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Dental Sealants and Fluoride
Dental Sealants
Sealants are a plastic material applied to the chewing surface of permanent molars that provide a physical barrier to bacterial invasion of pits and fissures. Sealants are effective because 90% of caries in school-aged children occur in the pits and fissures of molars, the place a sealant covers.

The first permanent molars erupt at age 6 and the second permanent molars around age 12, so these are the target ages for sealants, although they can be applied any time. For an individual tooth, a properly applied sealant is virtually 100% effective in preventing a
Cavity: An area of decay in a tooth .
cavity at the site of the sealant. However, sealants are only effective as long as they remain on the tooth.

Using sealants is a cost-effective strategy because they typically last 5 to 10 years and 1 sealant costs less than half the cost of a single filling. (View MMWR information on sealants.) Sealants should be applied to all high-risk children around the ages of 6 and 12. Sealants need to be in addition to fluoride, because fluoride primarily benefits the smooth surfaces of teeth, whereas sealants protect the grooved surfaces.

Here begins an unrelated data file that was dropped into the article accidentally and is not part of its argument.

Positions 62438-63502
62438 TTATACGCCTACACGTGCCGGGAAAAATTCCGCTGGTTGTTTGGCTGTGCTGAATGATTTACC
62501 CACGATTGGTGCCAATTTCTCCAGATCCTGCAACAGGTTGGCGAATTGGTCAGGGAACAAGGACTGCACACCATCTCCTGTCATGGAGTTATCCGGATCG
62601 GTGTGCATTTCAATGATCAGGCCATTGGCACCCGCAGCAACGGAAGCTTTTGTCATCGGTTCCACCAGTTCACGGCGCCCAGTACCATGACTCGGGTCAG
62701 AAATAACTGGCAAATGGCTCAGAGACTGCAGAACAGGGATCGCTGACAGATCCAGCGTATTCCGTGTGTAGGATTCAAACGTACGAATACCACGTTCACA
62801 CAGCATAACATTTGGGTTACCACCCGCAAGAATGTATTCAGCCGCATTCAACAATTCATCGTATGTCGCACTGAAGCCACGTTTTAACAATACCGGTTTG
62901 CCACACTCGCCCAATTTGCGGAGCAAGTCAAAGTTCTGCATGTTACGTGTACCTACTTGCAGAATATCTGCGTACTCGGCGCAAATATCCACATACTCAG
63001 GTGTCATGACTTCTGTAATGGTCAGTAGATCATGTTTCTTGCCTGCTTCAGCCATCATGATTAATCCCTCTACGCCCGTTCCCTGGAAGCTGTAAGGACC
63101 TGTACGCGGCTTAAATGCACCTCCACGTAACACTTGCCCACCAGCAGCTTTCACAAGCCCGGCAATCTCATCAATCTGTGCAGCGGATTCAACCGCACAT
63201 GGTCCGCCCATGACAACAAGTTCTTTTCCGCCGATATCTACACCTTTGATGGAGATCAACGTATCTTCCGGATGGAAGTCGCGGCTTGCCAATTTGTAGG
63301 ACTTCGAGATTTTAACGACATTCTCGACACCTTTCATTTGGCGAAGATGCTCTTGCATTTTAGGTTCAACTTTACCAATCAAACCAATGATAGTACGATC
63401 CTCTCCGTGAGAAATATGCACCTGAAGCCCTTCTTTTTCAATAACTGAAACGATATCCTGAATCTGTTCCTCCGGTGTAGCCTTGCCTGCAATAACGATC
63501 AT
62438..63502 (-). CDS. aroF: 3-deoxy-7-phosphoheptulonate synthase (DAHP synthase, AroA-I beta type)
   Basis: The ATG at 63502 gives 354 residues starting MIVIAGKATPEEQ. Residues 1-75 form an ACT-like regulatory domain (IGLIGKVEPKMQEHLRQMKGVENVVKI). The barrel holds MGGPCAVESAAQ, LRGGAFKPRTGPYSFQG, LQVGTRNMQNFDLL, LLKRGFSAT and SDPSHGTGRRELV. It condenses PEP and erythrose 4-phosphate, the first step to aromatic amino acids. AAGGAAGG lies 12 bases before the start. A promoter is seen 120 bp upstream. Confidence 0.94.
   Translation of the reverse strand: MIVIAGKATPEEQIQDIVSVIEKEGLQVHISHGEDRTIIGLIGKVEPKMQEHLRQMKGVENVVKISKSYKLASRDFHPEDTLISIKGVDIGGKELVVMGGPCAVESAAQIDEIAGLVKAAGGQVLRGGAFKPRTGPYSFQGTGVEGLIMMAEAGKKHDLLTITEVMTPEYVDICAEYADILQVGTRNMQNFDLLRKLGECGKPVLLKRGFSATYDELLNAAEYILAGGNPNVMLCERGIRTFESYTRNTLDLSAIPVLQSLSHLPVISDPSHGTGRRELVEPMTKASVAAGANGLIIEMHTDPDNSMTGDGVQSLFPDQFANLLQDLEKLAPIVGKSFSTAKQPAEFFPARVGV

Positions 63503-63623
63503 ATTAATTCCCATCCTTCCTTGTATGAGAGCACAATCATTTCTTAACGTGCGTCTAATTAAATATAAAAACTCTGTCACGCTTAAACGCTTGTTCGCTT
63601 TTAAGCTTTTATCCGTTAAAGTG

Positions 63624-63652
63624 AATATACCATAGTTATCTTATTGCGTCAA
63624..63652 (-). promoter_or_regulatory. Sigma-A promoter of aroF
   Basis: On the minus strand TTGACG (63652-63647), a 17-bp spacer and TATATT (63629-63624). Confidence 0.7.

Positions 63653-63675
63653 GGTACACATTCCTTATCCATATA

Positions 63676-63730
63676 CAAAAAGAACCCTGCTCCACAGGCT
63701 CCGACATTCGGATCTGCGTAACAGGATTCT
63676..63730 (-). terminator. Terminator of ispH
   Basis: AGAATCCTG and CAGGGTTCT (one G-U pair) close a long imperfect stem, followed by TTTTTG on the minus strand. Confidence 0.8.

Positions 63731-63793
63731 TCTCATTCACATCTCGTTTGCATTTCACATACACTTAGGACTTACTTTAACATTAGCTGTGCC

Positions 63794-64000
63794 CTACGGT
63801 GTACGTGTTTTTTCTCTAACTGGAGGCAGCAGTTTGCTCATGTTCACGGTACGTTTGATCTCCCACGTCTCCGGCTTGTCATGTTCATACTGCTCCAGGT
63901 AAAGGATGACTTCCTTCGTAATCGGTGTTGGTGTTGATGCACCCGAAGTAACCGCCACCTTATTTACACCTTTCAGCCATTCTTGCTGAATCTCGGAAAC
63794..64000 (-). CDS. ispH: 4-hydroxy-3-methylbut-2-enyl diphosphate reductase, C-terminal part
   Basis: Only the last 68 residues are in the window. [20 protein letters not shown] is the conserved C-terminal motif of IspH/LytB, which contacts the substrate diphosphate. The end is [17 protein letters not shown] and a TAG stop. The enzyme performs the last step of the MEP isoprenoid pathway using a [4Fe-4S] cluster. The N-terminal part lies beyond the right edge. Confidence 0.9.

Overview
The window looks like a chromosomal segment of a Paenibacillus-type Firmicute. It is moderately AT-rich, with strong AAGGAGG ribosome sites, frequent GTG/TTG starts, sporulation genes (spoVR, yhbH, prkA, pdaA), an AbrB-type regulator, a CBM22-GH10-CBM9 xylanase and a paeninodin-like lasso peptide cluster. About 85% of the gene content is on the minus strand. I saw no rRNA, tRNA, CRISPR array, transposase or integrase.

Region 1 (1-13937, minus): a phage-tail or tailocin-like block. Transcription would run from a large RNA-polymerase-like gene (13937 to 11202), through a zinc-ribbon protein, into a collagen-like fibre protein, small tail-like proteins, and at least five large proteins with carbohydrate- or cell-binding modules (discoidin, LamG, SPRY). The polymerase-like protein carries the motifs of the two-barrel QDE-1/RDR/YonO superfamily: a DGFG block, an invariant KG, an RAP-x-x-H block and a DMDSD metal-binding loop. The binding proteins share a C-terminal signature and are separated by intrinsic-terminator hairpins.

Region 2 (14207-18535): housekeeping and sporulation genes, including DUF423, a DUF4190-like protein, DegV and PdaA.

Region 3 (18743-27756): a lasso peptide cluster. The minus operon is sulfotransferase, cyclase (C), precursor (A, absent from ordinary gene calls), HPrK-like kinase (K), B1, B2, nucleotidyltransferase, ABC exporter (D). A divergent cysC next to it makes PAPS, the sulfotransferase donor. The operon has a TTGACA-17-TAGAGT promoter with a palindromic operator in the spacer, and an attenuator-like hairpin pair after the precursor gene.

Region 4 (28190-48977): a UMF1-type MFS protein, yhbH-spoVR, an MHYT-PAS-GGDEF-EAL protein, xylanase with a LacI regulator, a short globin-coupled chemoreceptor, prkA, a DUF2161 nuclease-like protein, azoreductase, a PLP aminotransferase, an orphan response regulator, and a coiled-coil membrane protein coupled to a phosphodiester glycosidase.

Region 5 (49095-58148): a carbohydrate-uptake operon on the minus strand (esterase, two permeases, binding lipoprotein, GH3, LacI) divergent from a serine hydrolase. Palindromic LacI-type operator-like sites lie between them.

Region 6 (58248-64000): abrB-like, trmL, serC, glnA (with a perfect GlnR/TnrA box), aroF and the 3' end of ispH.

Fluoride
Fluoride is very effective in the prevention of caries and should be provided both topically, through toothpaste, mouthrinses, gel, or varnish, and systemically, through drinking water or fluoride supplementation. (Refer to Chapter 6: Fluoride for more information.)
 
 
Dental sealants provide a physical barrier to bacterial invasion of pits and fissures and should be applied to all high-risk children around the ages of 6 and 12.
 
Sealants can be applied at any time; however, ages 6 and 12 are ideal because that is when the permanent molars erupt.
 
Sealants are cost-effective because they typically last 5 to 10 years and cost less than half that of a filling.
 
Fluoride is effective in the prevention of caries, but primarily benefits the smooth surfaces of the teeth.
View the Chapter 5 Photo Gallery.